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After Wildfires, Native Hawaiian Farmers Resist Attempt To Shift Blame

Above Photo: Hawaii wildfires.

The ultra-right and the government are behind a narrative that implies that Indigenous sovereignty and water rights are to blame for the delay in dousing the Maui wildfires.

Indigenous Hawaiians are resisting this campaign and have put forward a charter of demands

Fires that began on August 8 have devastated the landscape of Maui, Hawaii, taking the lives of at least 115 people and leaving thousands displaced and thousands of residences burned to the ground. Native Hawaiians, who are already the most impoverished populations in Hawaii and are falling victim to rapid gentrification, are expected to be hit the hardest by the long and short-term effects of the fires. To add insult to injury, a group of Native Hawaiian farmers are witnessing a coordinated attempt by the government and land developers to shift the blame of the fires away from the root causes of colonialism, and on to Indigenous water rights.

On August 10, Glenn Tremble, an executive of land developer West Maui Land Co., penned a letter to Kaleo Manuel, a member of the State Commission on Water Resource Management. The letter claimed that the commission had delayed responding on the company’s request to divert more water to its reservoirs to fight the fires. The commission’s chair, Dawn Chang, wrote back to Tremble and said that she would grant the company’s request.

Following the publicization of the letter on mainstream news, Manuel was reassigned to a different division on August 16. The announcement did not say which division he had been reassigned to, only that, “this deployment does not suggest that First Deputy Manuel did anything wrong.”

Native Hawaiian farmers view this reassignment as a slap in the face. Manuel was a strong advocate for the water rights of farmers. Indigenous farmer Charles Palakiko told NBC News that West Maui Land Co. was merely using the fires as a pretext to tap into his stream. But his stream is not even connected to the Lahaina water system, he said. “Kaleo had nothing to do with it,” says Palakiko. “They’re trying to destroy us, and they’re blaming him.”

Manuel has come under fire from conservative elements such as Turning Point USA founder Charlie Kirk and Republican presidential candidate Vivek Ramaswamy. The latter went as far as to claim that the alleged water delay was due to the “[Diversity, Equality, and Inclusion] agenda.”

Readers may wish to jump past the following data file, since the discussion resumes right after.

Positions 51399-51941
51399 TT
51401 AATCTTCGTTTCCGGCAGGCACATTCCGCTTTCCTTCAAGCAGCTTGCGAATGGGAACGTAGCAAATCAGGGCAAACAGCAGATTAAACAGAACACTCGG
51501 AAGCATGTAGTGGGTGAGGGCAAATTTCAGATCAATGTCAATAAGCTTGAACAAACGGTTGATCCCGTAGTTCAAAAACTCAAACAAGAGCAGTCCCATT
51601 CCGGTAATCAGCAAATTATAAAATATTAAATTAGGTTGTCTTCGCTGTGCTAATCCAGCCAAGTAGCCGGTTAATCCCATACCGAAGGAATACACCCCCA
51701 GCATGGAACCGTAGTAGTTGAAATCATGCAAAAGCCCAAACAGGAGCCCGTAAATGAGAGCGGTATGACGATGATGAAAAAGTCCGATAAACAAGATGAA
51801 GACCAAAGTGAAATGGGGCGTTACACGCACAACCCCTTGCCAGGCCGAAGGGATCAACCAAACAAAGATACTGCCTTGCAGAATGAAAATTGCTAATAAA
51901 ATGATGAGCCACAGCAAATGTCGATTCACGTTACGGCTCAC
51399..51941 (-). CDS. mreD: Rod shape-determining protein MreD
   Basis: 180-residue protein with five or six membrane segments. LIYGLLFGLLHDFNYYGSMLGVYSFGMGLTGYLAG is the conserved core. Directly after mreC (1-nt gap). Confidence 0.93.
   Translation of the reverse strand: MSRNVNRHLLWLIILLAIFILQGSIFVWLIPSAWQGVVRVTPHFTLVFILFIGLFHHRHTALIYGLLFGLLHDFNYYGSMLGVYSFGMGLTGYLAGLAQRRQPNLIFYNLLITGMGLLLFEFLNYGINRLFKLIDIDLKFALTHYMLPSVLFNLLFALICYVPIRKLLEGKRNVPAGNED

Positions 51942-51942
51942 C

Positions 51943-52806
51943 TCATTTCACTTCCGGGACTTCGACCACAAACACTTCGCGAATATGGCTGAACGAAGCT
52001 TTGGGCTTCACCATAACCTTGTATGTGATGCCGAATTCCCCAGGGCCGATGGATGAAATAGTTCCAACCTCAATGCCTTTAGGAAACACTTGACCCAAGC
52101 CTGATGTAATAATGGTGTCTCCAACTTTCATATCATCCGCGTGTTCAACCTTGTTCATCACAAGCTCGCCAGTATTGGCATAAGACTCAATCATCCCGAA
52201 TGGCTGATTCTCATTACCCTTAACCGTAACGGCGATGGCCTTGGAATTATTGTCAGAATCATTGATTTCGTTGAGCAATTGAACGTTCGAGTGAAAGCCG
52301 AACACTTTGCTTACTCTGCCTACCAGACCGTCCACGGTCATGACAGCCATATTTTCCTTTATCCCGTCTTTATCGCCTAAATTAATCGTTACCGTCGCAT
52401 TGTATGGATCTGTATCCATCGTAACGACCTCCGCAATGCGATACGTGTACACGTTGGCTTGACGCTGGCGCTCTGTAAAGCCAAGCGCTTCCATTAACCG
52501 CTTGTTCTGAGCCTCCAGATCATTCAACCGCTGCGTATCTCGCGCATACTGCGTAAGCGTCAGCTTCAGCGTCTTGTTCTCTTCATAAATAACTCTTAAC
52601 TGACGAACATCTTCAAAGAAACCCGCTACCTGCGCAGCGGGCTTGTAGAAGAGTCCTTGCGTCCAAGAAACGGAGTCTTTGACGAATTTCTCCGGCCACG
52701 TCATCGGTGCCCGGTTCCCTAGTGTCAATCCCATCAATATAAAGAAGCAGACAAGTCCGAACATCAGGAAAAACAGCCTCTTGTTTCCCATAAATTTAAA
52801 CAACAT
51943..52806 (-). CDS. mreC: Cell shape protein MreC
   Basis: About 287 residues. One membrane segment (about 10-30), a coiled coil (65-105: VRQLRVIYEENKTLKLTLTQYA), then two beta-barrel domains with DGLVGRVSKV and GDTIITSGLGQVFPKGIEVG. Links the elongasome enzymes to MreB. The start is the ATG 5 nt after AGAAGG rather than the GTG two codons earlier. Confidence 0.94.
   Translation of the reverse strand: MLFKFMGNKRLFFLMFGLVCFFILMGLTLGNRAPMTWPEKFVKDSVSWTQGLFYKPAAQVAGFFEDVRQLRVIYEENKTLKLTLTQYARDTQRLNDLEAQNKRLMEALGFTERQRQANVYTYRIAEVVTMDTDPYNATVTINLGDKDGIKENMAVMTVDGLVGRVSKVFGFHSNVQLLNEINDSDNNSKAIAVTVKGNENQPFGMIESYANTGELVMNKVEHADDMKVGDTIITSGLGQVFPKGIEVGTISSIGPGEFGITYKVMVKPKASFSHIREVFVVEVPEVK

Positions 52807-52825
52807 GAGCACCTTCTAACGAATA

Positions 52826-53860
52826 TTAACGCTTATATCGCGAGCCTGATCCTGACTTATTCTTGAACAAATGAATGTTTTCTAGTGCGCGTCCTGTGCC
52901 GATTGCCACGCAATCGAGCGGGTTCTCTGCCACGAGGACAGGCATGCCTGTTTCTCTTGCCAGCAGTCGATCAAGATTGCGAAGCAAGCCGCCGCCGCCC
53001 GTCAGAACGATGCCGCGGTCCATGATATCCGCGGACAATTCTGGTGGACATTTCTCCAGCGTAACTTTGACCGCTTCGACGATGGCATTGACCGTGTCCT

Hawaiian Governor Josh Green seemed to also join in the criticism of Manuel, suggesting that water was withheld to put out the fires. “One thing that people need to understand, especially those from far away, is that there’s been a great deal of water conflict on Maui for many years,” Green said at a news conference last week. “It’s important that we’re honest about this. People have been fighting against the release of water to fight fires. I’ll leave that to you to explore.”

Farmers and activists have rallied behind Manuel. “We need healing and justice for our community and waters, it’s simply a false choice to suggest that water to fight fires is in opposition to water in our streams,” said Kamana Beamer, former Hawaiʻi Water Commissioner. “We need leaders like Kaleo Manuel who understand we can do both.”

Indigenous Hawaiians are organizing in response to Manuel’s reassignment and have put out a list of demands to the Hawaiian government. These demands include a call to  “recenter Lahaina residents in all decisions about Lahaina,” “return Kaleo Manuel to Deputy Director of the water commission,” “reinstate the Water Code suspended by emergency proclamation,” “respect the Maui Komohana Water Management Area designation,” and “reinstate the Sunshine Law to ensure basic transparency in government.” These demands refer to the way that the government is using the fires as a pretext to disregard Indigenous water rights.

Hawaiian farmers and environmental activists claim that the diversion of water would not have helped fight the fire. Maui resident Tiare Lawrence has claimed that the water reservoirs that Tremble was asking to divert were not connected to fire hydrants and therefore the fire department would not have been able to utilize this water in any case. West Maui Land Co.’s reservoirs are only accessible by helicopter, say Indigenous Hawaiians, which were not flying due hurricane-force winds.

Hawaiians also point to the legacy of colonialism as the true culprit behind the arid lands that created a tinderbox for wildfires. Some point to the very same land developers such as West Maui Land Co. as responsible for diverting water from Lahaina for years.

“As a Lahaina resident, please hear me when I tell you: Lahaina is a wetland,” said Kekai Keahi, a Lahaina resident and taro farmer. “Any restoration of Lahaina town must start with the restoration of our streams because they are the lifeblood of our community.”

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